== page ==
Project to Develop CO2 Carrier with Direct Injection Capabilities
Efforts to build the infrastructure for CO2 transport and storage are continuing with Equinor and Norwegian design firm Breeze Ship Design launching a collaboration to develop a CO2 carrier with direct offshore injection capabilities. Other efforts so far have focused on CO2 capture and transport moving the material for storage to a processing plant as opposed to direct injection.
“Equinor believes that the direct injection concept is an interesting way to implement ship-based transport and injection solutions for CO2. We need to make sure the technical risks are reduced to an acceptable level and that the business case is sound,” said Elisabeth Birkeland, VP for Carbon capture and storage solutions at Equinor.
Breeze Ship Design, which focuses its design efforts on environmental compliance with known and future rules and regulations, reports the key design drivers are safe loading, transport, and offshore injection of CO2 with as low emissions as possible. The vessel will be specialized for its trade with a cargo capacity of approximately 40,000 tons of CO2.
Carbon Capture and Storage (CCS) is a key enabler in the energy transition to a low-carbon value chain. The concept is to capture carbon for industrial sites and other sites that produce CO2 emissions, including ships, and transport the carbon for storage in deep sea reservoirs that are suitable for permanent storage. Efforts so far have focused mostly on the transport aspects.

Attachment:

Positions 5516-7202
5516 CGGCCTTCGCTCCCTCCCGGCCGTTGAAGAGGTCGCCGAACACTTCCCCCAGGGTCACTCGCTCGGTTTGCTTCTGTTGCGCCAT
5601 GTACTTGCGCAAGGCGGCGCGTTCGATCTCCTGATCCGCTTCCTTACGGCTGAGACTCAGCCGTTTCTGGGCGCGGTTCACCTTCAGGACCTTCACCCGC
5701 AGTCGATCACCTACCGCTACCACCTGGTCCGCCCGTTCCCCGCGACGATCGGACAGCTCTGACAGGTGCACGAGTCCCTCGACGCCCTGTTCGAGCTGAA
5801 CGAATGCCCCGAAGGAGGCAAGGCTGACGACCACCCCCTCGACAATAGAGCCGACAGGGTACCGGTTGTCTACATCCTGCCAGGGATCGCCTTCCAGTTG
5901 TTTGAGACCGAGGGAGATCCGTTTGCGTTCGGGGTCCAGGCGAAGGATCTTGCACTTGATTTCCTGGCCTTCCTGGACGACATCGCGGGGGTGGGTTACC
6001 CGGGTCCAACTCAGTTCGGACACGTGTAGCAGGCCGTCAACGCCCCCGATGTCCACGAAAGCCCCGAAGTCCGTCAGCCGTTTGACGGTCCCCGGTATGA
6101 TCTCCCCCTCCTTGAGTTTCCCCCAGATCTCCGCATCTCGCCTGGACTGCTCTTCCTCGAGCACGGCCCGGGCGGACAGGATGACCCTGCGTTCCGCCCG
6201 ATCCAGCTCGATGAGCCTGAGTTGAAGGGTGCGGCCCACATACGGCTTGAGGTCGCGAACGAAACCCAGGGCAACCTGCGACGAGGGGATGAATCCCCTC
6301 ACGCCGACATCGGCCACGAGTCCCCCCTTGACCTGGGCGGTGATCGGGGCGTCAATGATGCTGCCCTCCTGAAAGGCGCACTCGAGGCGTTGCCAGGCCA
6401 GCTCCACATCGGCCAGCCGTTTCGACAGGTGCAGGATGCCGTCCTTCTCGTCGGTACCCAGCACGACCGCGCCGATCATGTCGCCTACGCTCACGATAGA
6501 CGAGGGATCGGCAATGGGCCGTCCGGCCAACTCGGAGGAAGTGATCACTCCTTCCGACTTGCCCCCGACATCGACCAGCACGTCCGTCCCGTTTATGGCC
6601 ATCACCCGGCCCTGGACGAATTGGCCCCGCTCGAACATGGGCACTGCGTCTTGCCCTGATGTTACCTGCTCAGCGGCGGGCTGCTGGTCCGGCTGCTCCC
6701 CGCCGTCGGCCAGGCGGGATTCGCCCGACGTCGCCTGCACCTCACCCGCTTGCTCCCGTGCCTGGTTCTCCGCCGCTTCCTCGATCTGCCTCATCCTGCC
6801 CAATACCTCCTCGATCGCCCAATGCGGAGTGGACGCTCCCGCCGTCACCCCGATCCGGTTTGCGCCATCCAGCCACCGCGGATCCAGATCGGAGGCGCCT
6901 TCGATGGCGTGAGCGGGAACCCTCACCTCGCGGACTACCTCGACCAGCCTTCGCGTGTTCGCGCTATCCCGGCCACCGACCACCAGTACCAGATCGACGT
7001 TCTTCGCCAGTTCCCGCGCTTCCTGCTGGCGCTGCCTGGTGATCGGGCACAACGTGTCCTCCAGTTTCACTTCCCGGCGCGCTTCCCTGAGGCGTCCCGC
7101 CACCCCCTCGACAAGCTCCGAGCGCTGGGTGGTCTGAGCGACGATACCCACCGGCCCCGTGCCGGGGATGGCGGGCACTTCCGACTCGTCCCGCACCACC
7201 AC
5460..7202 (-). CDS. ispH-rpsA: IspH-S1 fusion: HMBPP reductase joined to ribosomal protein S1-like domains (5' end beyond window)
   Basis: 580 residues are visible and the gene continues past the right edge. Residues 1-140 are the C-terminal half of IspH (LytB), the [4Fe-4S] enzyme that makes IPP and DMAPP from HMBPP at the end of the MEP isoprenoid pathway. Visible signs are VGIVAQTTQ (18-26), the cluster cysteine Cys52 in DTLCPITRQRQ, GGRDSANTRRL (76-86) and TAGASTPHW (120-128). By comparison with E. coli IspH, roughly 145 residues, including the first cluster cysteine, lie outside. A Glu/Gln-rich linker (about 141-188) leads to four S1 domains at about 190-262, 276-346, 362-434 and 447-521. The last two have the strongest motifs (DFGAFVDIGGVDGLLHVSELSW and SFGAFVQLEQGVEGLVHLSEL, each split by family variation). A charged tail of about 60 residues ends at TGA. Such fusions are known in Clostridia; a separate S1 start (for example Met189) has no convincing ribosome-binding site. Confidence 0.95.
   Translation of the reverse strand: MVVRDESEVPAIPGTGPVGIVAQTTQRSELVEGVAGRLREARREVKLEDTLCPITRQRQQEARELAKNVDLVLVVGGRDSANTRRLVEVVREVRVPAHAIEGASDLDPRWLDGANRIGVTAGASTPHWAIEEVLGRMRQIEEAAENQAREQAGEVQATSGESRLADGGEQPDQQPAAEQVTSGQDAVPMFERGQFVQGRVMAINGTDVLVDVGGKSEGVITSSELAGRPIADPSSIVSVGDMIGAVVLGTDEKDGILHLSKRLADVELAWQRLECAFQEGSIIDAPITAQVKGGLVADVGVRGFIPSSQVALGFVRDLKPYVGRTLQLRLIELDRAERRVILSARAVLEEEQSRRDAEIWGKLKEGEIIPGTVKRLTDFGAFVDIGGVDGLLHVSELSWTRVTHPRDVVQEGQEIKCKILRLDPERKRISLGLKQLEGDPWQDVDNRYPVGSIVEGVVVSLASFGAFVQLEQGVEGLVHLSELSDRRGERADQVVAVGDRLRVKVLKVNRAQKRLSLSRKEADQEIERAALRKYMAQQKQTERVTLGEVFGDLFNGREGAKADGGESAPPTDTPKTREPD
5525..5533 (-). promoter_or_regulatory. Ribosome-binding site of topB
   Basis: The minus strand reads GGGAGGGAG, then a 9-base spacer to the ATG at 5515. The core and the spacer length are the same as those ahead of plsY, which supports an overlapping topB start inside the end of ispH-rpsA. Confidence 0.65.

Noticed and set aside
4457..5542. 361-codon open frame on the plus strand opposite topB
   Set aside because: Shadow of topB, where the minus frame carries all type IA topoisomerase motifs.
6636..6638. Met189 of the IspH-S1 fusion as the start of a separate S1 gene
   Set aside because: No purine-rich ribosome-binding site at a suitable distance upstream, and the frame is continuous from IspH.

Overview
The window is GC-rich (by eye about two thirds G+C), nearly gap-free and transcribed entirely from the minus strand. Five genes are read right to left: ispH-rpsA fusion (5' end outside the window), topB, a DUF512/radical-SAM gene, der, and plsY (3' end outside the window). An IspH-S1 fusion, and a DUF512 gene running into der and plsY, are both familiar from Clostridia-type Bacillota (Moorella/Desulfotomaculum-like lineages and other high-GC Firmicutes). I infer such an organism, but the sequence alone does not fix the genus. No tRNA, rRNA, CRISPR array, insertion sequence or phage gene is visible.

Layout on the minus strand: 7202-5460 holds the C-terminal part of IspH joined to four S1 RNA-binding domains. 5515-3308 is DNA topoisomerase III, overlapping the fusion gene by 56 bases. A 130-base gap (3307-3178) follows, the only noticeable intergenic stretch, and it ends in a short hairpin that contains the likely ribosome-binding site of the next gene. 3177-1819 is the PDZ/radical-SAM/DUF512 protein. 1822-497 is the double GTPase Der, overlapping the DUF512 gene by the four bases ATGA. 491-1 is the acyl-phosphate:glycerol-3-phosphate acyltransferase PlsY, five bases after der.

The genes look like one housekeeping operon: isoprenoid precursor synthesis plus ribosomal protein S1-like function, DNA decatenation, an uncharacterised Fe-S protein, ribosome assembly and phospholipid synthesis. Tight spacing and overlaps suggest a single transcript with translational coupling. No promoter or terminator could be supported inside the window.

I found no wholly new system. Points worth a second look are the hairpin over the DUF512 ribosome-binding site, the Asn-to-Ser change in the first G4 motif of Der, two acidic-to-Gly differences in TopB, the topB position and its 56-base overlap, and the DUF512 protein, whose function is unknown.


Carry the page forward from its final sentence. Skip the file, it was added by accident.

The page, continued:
Equinor and Breeze envision a vessel that will operate in Northern Europe and Scandinavia transporting CO2 to discharge locations in the North Sea. Propulsion for the vessel will be based on ammonia dual fuel to provide green operations. The thrusters and propeller configuration of the vessel will be optimized for harsh weather connection and disconnection to an offshore STL buoy, and continuous high-pressure CO2 injection to subsea well formations.
“The project fits well with Breeze Ship Design’s strategy to be a leading design company accelerating the energy transition to low carbon shipping,” said Reinert Nordtveit, COO of Breeze Ship Design. “By combining our experience with offshore vessels and gas carriers we are confident we will be able to provide Equinor with novel solutions for their future investments in the CO2 value chain.”
Breeze Ship Design has taken a leading role in several technology development projects driving the decarbonization of shipping. The company says it is currently involved in 10 to 15 zero/low emission ship design projects with dual fuel propulsion systems based on Ammonia, Hydrogen, Methanol, or other biofuels, in combination with novel combustion engines and fuel cell technology.
Separately, another CO2 transport project that Equinor is participating in, marked a key milestone today. China’s Dalian Shipbuilding Industry (DSIC) started construction for two LNG-powered CO2 carriers that will be operated for Northern Lights, a joint venture between Equinor, Shell, and TotalEnergies to store CO2 off the coast of Norway. The shipyard conducted the ceremonial first steel cut for the vessels. Each ship will be approximately 427 feet long with a capacity to transport 7,500 cbm of CO2. The liquid CO2 will be transported in purpose-built pressurized cargo tanks to the Northern Lights receiving terminal in Øygarden in western Norway.